"Children should be mature, strong and be able to deal with difficult challenges."
"My daughter is 10, she is old enough to know the truth."
These are some of the statements I have heard my clients' parents say to me. The danger of these statements often lie in the dismissal of the child as a child who needs to be innocent and protected from too much information and too much responsibility.
When we do not afford a child the appropriate opportunity to be innocent and vulnerable, a child can experience adultification. How do parents or caregivers engage in adultification?
Children are told about occurrences that are not appropriate for them to know about. (For example, a child is told that their aunt wanted to physically assault their grandmother while the grandmother lived with their aunt.)
Children are spoken to as if they are adults and are expected to behave and speak like adults in return.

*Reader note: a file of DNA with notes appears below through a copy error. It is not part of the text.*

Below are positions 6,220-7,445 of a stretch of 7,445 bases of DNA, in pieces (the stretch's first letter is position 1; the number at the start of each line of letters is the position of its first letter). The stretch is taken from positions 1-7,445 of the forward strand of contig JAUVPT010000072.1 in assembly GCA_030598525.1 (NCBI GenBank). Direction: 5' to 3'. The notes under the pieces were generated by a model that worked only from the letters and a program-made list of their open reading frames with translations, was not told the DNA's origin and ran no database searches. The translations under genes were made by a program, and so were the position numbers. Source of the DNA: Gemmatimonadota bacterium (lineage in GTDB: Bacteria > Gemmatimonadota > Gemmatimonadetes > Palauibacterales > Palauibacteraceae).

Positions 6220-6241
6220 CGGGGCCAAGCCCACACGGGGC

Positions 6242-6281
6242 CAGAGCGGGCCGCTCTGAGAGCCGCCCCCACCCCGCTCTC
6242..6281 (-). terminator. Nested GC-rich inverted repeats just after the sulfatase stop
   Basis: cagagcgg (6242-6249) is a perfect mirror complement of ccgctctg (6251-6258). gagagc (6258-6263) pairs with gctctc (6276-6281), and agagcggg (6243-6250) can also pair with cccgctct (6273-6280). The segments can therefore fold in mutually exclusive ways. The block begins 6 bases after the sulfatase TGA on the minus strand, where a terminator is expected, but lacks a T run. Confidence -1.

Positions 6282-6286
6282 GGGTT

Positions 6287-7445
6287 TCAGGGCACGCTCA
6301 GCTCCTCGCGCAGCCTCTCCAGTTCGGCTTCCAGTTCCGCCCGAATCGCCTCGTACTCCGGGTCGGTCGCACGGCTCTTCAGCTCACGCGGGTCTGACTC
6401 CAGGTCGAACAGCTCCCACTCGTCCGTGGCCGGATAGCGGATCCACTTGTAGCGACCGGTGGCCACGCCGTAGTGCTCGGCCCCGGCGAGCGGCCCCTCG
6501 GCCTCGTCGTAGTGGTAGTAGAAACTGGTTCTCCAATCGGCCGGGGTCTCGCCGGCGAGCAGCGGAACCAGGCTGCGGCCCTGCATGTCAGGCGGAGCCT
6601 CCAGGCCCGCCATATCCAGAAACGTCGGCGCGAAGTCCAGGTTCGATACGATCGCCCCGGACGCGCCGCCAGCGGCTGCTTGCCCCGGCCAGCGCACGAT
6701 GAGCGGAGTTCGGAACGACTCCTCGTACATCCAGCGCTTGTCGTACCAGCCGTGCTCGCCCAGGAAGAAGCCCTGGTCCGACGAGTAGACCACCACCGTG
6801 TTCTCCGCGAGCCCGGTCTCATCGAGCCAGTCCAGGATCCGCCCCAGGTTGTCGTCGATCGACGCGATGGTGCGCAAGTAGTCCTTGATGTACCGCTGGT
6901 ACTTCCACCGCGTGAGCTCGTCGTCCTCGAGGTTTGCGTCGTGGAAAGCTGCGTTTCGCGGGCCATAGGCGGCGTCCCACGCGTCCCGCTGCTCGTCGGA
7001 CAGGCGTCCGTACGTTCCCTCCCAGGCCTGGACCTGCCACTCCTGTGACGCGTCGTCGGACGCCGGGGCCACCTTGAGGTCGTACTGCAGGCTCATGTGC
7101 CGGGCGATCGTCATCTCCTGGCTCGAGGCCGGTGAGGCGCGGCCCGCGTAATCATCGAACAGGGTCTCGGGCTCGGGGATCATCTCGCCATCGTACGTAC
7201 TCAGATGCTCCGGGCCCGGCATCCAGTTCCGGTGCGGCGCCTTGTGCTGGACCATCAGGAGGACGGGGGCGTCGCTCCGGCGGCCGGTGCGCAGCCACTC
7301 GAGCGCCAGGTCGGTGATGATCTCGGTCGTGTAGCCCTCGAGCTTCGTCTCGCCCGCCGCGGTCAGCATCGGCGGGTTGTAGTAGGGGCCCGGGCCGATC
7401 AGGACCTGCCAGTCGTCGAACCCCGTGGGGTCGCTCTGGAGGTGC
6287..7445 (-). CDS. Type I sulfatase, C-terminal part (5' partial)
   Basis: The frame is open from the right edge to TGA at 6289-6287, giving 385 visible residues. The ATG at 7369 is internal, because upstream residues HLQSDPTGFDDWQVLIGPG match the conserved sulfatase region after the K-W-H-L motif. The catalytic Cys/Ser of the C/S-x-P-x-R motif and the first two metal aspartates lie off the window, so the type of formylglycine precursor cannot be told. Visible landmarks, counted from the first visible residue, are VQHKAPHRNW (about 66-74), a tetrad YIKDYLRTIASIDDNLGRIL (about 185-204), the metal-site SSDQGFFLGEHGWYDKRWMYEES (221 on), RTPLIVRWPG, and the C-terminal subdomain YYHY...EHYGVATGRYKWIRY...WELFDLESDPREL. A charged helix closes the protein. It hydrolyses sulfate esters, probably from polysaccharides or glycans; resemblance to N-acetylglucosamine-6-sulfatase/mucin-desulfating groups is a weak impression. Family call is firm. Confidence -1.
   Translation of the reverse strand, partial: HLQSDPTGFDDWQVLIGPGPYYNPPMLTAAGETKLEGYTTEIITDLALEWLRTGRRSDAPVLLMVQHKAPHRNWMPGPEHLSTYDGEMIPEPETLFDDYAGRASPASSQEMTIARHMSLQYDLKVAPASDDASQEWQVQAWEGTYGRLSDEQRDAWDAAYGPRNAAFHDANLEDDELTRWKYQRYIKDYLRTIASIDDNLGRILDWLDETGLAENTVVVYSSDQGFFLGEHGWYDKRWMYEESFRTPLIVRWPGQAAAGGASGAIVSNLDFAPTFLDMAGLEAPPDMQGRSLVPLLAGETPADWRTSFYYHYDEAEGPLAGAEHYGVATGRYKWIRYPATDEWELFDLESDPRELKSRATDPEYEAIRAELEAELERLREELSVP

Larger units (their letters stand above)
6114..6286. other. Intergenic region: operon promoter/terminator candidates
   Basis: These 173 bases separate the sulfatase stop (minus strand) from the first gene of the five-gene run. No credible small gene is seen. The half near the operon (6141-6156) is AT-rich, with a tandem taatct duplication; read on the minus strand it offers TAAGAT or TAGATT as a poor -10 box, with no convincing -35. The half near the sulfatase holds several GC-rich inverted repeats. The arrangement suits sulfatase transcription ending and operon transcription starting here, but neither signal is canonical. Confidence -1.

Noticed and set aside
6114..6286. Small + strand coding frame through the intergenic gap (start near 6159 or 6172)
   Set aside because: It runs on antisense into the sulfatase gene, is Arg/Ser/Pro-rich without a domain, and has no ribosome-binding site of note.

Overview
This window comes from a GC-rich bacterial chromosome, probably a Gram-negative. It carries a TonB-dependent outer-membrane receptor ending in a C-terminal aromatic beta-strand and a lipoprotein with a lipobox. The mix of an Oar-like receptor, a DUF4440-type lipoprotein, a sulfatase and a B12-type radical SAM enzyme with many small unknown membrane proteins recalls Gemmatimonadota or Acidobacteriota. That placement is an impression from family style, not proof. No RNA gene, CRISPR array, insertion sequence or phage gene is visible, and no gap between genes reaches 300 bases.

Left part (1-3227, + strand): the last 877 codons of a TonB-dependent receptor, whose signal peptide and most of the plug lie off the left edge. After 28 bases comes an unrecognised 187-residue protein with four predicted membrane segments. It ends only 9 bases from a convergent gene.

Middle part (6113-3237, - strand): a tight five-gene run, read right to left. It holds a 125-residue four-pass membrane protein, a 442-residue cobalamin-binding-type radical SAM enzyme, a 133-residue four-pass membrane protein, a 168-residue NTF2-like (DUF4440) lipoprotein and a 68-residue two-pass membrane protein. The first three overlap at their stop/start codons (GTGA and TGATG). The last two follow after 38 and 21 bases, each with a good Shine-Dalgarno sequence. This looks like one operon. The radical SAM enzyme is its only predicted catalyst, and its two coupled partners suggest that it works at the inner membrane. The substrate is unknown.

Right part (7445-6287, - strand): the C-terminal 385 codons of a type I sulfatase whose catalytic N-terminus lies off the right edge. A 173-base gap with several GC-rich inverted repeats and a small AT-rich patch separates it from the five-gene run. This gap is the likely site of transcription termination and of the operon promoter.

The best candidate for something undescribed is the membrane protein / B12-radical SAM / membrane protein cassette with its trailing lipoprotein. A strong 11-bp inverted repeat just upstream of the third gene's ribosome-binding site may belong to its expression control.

Children are given responsibilities by other adults such as cooking, buying groceries, taking care of siblings (more than they should at their age.)
What are the signs of adultification in a child?
Using adult-like language when speaking to others.
Trauma-responses such as behavioural difficulties, difficulties with academic performance, physical ailments or complaints, anxiety, high levels of stress.
Substance abuse or eating disorders.
Perfectionism and setting high standards for themselves and others
What's most important here is to recognise that children need to children: innocent and free from too much responsibility.
Do you think your child has been exposed to adultification or do you need more guidance on this as a parent? Visit my website for more information on my services and contact details.